FEMA rules and regulations affect all construction within the City of St. Pete Beach. Essentially, FEMA rules require that the first finished floor level of all new residential buildings be elevated above the base flood elevation and that all new commercial buildings be elevated and/or flood proofed. When the costs of additions to or remodeling of existing buildings will trip the substantial improvement threshold, the entire structure must be brought into compliance with FEMA regulations.
The entire City of St. Pete Beach is located within a flood zone, and we strictly enforce the rules and regulations promulgated by the Federal Emergency Management Agency (FEMA) which administers the National Flood Insurance Program. The key element relating to the impact of these rules and regulations on a proposed construction project hinges on the determination of whether the magnitude of the project constitutes a "Substantial Improvement" as defined in the Federal Regulations:
Any construction, rehabilitation, addition, or other improvement of a structure, the cost of which equals or exceeds 50 percent of the market value of the structure before the "start of construction" of the improvement. This term includes structures which have incurred "substantial damage", regardless of the value of or actual cost of repair work performed. The term does not, however, include either (1) any project for improvement of a structure to correct existing violations of state or local health, sanitary, or safety code specifications which have been identified by the local code enforcement official and which are the minimum necessary to assure safe living conditions or (2) any alteration of a "historic structure", provided that the alteration will not preclude the structure's continued designation as a "historic structure.'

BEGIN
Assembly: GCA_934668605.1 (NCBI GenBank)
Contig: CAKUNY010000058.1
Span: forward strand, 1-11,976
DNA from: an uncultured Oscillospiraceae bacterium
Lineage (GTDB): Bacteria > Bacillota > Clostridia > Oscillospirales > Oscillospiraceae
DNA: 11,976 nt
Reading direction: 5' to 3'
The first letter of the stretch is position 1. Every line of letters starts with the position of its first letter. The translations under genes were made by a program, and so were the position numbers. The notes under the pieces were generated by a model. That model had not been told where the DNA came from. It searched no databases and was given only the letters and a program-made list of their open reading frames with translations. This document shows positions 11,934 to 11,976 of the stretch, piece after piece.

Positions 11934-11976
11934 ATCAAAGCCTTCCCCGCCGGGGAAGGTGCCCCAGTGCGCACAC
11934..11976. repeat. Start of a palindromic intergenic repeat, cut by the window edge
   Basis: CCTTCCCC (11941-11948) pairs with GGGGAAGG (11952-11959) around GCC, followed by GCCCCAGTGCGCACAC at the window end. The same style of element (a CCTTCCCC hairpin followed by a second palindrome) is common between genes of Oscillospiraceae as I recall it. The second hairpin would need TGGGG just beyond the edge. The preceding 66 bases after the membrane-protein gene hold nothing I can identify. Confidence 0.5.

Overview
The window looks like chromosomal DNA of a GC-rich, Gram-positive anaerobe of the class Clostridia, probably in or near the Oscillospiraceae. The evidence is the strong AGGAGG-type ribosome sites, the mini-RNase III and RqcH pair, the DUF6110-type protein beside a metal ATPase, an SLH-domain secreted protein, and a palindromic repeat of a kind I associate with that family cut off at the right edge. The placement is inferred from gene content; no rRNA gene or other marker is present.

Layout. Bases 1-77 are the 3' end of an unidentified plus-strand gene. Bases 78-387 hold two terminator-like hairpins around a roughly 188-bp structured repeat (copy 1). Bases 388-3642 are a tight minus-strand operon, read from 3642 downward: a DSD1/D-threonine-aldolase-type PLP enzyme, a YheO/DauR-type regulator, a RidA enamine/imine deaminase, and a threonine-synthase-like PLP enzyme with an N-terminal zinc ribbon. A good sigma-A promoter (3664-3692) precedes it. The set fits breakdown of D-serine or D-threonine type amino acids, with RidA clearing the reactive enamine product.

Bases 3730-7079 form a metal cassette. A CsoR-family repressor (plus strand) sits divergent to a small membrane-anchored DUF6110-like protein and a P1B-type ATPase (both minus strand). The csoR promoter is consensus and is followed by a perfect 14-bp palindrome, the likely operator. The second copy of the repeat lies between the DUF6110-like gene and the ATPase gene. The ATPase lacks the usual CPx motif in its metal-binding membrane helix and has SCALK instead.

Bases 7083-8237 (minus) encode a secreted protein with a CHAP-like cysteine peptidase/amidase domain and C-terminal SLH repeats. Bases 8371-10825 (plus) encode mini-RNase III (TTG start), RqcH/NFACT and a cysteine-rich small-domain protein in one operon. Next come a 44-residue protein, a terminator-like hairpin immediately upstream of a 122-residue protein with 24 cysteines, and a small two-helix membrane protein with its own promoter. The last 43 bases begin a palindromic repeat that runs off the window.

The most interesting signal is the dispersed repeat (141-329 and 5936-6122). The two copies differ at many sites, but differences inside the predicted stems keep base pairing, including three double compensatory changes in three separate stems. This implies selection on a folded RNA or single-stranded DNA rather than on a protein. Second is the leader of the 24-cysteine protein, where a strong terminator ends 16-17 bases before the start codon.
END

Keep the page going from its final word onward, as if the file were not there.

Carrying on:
Why the 50% threshold was chosen:
The 50% threshold was chosen as a compromise between the extremes of (1) prohibiting all investment to structures in flood hazard areas which do not meet the minimum FEMA floodplain management requirements and (2) allowing structures to be improved in any fashion without regard to the hazard present.
In the first instance, there is the potential for causing hardship to those who have located in flood hazard areas without knowledge of the risk because the structure was constructed prior to the designation of the area as flood prone, and they could not improve their structures as damage or age contributed to the increasing peril to life and property.
In the second, there is no mechanism to ensure that increased investment in flood hazard areas will receive needed protection from the flood risk, thus contributing to the increased peril to life and property. The threshold is a compromise at a half-way point and was chosen because it conforms with similar building code and zoning standards that also use the a 50% threshold.
Figuring substantial improvement:
Follow the links on right-hand side of this page to understand how the city calculates the market value of a structure for FEMA purposes and see what construction costs count towards substantial improvement